Congresswoman Maxine Waters (CA-43) issued the following statement after approximately 50 individuals were charged or indicted by federal prosecutors for engaging in widespread criminal fraud to buy students’ way into selective universities:

“I am heartbroken and disgusted by the lying and cheating of the ultra-rich parents and their allies who orchestrated an egregious college admissions scheme and robbed highly qualified students of the opportunity to attend elite universities. Millions of talented students – particularly those from minority, low-income, and rural communities – face nearly insurmountable odds before they even reach the point in their scholastic careers when they apply for college. Now, as a result of this latest $25 million fraudulent scheme to help unqualified and highly privileged students from wealthy families gain access to top universities, we have discovered that the plight of vulnerable students seeking admission into elite colleges is even worse than we previously understood.

“Minority, low-income, and rural community students often attend schools lacking in resources and have to take on part-time jobs, while maintaining good grades and balancing extra-curricular activities. Expensive tutoring programs and costly college preparatory courses are out of the question for students from families who are already struggling to make ends meet. It’s also been well-documented that elite universities have a disturbing track record of prioritizing students from wealthy and privileged families over students from minority, low-income, and rural communities. These universities have instituted policies such as legacy admissions, which overlook talented students from diverse backgrounds who are often the first in their families to attend college. These universities have placed a premium on standardized test scores, but fail to consider the way in which students from wealthy households have access to expensive tutors and prep courses that students from working class and low-income families seldom can afford. As evidenced by recent protests from students at many top institutions, there is still a question of whether the leadership of these universities is not only diverse, but whether they have created a culture that is truly inclusive—from the admissions office to the classroom. Therefore, it should come as no surprise that at the most competitive colleges in America, 70 percent of students come from the wealthiest quarter of families.[1] There are almost 40 elite schools—including Yale, Princeton, and Brown—which admit more students from the wealthiest 1 percent than those in the bottom 60 percent.[2]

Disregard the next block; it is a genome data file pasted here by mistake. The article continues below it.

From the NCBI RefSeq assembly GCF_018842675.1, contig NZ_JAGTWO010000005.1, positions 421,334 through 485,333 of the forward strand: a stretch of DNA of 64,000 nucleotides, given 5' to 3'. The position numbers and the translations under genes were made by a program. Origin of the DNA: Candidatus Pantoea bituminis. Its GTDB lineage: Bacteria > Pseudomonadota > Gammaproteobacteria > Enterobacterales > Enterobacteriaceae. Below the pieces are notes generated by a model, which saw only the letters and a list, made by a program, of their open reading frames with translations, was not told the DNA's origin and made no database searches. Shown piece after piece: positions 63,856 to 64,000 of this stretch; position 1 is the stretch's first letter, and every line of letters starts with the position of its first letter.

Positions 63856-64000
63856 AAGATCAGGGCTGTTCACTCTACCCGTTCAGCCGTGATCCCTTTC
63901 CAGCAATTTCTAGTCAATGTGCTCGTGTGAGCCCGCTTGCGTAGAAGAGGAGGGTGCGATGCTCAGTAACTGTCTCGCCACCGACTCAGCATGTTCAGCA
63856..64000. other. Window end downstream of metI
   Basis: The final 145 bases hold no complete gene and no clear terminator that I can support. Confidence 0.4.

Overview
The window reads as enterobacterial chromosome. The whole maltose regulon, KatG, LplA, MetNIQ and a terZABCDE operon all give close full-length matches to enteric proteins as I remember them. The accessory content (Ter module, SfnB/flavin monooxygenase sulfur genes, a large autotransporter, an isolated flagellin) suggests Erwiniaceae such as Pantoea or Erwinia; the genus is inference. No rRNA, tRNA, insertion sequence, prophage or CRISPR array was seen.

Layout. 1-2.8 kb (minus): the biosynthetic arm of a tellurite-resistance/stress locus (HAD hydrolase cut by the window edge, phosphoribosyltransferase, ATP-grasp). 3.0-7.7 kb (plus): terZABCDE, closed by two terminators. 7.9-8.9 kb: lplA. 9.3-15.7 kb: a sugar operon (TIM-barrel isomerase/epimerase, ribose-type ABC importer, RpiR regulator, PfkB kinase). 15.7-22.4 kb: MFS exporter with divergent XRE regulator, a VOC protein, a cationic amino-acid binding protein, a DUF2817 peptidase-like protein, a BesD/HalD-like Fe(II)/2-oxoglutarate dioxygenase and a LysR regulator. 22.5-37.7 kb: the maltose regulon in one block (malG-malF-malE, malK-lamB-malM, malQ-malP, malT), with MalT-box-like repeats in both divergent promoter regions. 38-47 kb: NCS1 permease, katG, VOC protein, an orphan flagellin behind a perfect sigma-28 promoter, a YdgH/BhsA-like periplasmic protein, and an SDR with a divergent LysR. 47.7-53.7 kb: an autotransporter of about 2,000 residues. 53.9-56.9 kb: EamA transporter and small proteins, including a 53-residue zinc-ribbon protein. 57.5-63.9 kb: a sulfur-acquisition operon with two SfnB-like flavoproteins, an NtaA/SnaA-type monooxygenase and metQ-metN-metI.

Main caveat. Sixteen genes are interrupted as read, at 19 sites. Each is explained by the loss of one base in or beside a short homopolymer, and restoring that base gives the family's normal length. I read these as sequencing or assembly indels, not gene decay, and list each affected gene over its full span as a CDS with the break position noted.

“An often repeated, long held belief is that our public education system is a meritocracy, in which students are admitted into college based on their talent, hard work, potential, and achievements. This is a myth that is repeated in order to shield the education system from scrutiny. I applaud the work of the Federal Bureau of Investigation, federal prosecutors, and the nearly 200 federal agents nationwide who exposed the lies and toxic privilege leveraged by wealthy elites to buy their children admittance into selective colleges.[3]

“There should be no toll or tax on one’s path to success besides hard work. I stand with students across this country — particularly those from minority, low-income, and rural communities — who have been unfairly denied admission to elite universities as well as the students who have filed a class action lawsuit against the schools named by federal prosecutors. I will not stop until we have an education system that is accessible, affordable, and equitable for all – not some.”